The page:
With so little research having been done into drug treatments for adults with ADHD, there are very few medications licensed specifically for it. Within the NHS, there are currently no drugs licensed specifically for the treatment of newly diagnosed adult ADHD.
A psychiatrist can, however, still prescribe ADHD medications, but will make it clear that the prescription is "off license".
Two types of drugs are routinely used for treating ADHD:
People will react differently to the different types of stimulants and it is important to be closely monitored by your consultant psychiatrist to make sure you are taking the right drug for your condition.
Stimulants are legally ‘controlled’ drugs because they can be open to abuse and can be addictive.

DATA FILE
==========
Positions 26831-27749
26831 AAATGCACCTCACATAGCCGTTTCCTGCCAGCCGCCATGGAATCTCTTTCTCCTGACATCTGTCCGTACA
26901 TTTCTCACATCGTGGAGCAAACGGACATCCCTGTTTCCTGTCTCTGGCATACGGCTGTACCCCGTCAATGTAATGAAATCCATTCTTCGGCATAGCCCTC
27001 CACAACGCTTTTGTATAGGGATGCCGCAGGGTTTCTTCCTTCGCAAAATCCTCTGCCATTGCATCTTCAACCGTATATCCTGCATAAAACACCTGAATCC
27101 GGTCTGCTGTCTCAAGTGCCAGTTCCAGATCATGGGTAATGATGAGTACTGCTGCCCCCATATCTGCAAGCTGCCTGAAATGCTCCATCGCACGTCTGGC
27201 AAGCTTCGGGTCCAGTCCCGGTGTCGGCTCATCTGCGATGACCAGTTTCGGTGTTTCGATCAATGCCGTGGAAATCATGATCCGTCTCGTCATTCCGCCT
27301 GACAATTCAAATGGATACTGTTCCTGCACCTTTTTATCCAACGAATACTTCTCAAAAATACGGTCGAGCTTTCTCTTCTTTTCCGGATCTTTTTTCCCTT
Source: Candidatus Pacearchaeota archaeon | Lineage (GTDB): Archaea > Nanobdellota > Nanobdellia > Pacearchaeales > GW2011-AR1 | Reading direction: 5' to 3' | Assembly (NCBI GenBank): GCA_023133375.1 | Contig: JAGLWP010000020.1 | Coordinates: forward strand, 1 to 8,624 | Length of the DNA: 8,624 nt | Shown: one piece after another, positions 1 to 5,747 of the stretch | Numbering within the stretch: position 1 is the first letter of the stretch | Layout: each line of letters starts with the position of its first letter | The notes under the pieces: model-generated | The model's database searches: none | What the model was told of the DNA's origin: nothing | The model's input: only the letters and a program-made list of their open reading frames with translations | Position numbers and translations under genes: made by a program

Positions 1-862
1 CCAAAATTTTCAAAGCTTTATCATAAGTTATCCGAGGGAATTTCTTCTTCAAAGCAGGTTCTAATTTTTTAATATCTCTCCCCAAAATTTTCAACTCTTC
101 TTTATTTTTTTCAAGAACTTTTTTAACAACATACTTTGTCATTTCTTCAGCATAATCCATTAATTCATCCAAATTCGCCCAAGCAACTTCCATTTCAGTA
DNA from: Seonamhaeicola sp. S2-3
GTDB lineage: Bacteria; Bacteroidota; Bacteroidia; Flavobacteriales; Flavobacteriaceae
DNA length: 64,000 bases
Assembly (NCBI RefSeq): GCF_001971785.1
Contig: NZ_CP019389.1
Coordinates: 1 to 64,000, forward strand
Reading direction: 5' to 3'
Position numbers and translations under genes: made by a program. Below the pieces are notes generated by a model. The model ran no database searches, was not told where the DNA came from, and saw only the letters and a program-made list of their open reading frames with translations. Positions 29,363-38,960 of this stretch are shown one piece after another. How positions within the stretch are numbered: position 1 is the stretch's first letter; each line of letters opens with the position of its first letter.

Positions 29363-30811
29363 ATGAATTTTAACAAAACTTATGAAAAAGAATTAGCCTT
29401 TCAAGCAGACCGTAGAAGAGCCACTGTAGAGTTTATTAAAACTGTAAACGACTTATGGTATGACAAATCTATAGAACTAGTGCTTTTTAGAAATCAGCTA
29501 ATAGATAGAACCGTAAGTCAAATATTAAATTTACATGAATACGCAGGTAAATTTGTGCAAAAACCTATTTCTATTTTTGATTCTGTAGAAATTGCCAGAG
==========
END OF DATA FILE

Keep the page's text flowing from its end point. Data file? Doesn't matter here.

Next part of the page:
Common side effects of stimulants used for treating ADHD:
Atomoxetine (also known as Strattera) is a "selective noradrenaline re-uptake inhibitor" which increases the about of noreadrenaline in the brain. This helps increase the amount of messages passed in the brain which in turn increases concentration and helps control impulses.
These drugs are longer lasting, which means they only need to be taken once a day and can be useful for people who also suffer with depression as they have anti-depressive qualities. Strattera is generally used when stimulants have been ruled out or are not effective.
Common side effects of non-stimulant ADHD medications: